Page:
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Film Round-Up

Jeremy Clarke

filmroundup.jpgGenre concerns loom large over this month's releases. Jennifer's Body (cert 15; 102 mins; right) mixes female high school buddy movie with demon possession (here the eponymous cheerleader) but it doesn't really come off. The Descent Part 2 (cert 18; 93 mins) is a solid, serviceable sequel to one of the best British films of recent years lacking the original's existential edge. The microbudget shocker Paranormal Activity (cert 15; 86 mins) achieves much with little, readable in terms of demonology, relationship breakup or intrusive camera.

Horror's aesthetics seep out elsewhere. The end of the world disaster movie 2012 (cert 12a; 158 mins), a spectacular audience pleaser far better than previous Roland Emmerich works might suggest, would benefit from more nasty things happening to people. As cities crumble and newly formed volcanoes erupt, most of the main characters manage constant miraculous survival. Robert Zemeckis' latest motion-capture animation feauture Disney's A Christmas Carol 3D (cert PG; 95 mins) is a lot more frightening than its certificate might suggest. Sticking with Christmas, Debbie Isitt's dire-looking but actually hilarious Nativity! (cert U; 106 mins) lampoons the institution of school play to great effect.

Carriers (cert 15; 84 mins) is a zombie movie in all but name, but with the gore removed, exploring what a disparate group of people will do to survive in appalling circumstances. The oddity Cold Souls (cert 15 tbc; 101 mins) has the angst-ridden actor Paul Giamatti put his soul into storage to prevent it tormenting him. After a change of mind, he wants it back - but it's being used by the girlfriend of a Russian mafioso.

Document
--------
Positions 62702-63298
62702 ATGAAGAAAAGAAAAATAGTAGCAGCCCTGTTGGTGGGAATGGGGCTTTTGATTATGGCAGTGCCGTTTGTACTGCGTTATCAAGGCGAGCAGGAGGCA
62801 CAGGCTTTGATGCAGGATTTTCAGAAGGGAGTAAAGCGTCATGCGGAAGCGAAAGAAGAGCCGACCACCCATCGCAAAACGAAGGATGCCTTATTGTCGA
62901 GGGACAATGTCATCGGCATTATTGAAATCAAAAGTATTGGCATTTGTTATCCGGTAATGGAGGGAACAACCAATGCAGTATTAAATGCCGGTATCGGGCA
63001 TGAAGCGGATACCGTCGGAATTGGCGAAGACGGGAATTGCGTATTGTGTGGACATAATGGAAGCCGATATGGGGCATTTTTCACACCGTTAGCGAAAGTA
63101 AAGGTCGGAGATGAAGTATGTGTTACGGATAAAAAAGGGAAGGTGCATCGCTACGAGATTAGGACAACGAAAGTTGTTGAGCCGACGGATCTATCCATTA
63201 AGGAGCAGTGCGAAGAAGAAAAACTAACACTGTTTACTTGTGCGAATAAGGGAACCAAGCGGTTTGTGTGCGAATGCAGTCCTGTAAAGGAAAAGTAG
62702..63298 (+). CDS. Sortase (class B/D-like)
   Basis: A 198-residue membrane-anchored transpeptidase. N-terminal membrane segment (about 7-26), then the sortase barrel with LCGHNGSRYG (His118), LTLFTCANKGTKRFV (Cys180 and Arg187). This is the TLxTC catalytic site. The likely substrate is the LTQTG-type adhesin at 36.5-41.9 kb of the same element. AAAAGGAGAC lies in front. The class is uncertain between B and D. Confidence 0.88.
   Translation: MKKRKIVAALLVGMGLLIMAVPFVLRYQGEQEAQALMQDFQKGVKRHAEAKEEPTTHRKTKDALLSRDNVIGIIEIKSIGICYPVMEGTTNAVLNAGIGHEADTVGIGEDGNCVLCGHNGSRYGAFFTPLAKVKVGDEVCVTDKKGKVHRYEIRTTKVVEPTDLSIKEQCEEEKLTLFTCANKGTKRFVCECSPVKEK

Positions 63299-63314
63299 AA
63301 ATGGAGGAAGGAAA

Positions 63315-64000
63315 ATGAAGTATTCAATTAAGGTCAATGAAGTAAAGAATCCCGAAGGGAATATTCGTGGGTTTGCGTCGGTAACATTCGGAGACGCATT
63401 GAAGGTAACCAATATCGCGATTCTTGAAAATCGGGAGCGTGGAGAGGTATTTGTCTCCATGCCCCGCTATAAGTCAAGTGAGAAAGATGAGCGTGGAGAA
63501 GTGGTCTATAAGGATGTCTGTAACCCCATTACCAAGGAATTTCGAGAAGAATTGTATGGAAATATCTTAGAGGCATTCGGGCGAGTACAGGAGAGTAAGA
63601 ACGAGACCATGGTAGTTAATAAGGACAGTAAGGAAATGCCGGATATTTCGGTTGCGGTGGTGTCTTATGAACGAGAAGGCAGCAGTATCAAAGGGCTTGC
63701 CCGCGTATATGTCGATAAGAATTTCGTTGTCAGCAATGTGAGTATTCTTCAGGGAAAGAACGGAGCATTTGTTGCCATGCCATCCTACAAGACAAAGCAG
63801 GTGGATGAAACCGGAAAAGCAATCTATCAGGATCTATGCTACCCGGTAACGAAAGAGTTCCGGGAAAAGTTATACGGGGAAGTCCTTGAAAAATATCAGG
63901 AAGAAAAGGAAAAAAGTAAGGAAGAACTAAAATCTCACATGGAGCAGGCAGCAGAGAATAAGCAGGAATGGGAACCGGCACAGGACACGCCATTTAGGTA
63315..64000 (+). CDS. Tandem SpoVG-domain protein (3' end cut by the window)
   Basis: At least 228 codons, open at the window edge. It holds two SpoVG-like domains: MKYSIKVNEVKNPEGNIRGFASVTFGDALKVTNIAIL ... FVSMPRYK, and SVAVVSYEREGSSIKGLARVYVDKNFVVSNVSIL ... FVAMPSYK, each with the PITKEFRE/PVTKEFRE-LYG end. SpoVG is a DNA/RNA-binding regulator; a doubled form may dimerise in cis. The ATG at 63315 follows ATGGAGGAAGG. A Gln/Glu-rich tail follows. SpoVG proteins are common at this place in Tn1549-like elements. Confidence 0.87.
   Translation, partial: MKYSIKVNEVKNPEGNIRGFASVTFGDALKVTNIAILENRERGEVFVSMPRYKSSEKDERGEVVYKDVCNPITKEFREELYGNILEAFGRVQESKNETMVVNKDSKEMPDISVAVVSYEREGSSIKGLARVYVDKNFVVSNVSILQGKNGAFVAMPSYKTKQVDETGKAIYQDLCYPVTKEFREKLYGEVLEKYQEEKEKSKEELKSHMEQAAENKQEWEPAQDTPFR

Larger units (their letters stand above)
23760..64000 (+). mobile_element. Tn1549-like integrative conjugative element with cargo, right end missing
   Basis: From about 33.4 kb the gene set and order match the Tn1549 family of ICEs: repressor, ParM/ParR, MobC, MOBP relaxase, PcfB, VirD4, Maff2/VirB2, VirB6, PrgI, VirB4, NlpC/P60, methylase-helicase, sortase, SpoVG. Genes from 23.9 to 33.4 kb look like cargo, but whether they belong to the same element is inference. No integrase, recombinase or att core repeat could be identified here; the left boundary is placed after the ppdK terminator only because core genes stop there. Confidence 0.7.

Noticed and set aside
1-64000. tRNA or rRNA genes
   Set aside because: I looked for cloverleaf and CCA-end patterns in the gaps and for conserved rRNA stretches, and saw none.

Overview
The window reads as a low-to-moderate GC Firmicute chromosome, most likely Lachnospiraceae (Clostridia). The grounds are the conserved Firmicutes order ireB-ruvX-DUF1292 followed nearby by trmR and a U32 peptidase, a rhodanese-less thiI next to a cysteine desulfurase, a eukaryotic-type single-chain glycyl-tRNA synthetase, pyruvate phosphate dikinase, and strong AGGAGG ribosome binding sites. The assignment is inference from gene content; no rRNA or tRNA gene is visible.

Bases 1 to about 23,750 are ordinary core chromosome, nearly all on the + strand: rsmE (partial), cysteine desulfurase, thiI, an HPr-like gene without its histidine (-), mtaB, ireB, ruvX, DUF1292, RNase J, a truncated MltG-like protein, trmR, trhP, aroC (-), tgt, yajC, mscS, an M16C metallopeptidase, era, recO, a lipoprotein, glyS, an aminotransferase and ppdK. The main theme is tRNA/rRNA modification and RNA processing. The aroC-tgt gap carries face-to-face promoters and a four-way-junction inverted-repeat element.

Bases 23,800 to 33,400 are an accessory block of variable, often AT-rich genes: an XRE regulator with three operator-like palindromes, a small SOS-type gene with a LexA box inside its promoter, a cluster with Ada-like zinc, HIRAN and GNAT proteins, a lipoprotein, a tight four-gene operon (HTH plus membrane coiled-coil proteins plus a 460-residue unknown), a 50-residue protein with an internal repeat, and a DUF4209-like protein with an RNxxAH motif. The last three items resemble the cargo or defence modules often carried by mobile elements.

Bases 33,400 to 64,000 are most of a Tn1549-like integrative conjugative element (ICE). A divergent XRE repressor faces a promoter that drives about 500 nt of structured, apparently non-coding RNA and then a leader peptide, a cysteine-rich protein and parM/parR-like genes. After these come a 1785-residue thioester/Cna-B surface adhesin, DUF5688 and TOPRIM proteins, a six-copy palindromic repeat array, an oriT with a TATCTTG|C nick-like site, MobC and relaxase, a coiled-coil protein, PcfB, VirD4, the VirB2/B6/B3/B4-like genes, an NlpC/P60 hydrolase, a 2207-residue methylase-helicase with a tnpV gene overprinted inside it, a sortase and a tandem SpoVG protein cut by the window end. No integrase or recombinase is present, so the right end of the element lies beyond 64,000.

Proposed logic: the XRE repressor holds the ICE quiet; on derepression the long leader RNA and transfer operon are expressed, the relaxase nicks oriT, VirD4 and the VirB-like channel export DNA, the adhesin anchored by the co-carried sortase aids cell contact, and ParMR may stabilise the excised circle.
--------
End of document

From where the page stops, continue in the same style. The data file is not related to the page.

Two films deal specifically with vigilante style crime. The unbelievable Law Abiding Citizen (cert 18; 108 mins) may well be the most risible film I have ever seen. The superior British entry Harry Brown (cert 18; 103 mins) has Michael Caine on top form as an ex-Forces pensioner going after local hoodied thugs on his housing estate after they kill his best friend.

Steven Soderbergh delivers two very different films. Jocular mainstream curiosity The Informant! (cert 15; 108 mins) concerns a US corporate whistleblower who, unfortunately for the FBI, also happens to be bipolar. The more experimental The Girlfriend Experience (cert 18 tbc; 77 mins) sees a Manhattan call girl grappling with life balance issues.

The likeable and charming indie documentary Paper Heart (cert PG-13 ; 88 mins) features the L.A. comedian Charleyne Yi, who does not believe in love, going to look for it. In the affecting Kazakhstani drama Tulpan (cert 12a; 100 mins), one nomad family tries to marry their son to the disinterested daughter of another, complete with an amazing live birthing lamb scene. Finally, Ang Lee's Taking Woodstock (cert 15; 110 mins) sidesteps expectations of concert movie for a period drama about how the seminal rock festival happened where it did and its effect (complete with a brilliantly staged crowd and an intimate acid trip) of its effect upon a local, entrepreneurial youth.

Jeremy  Clarke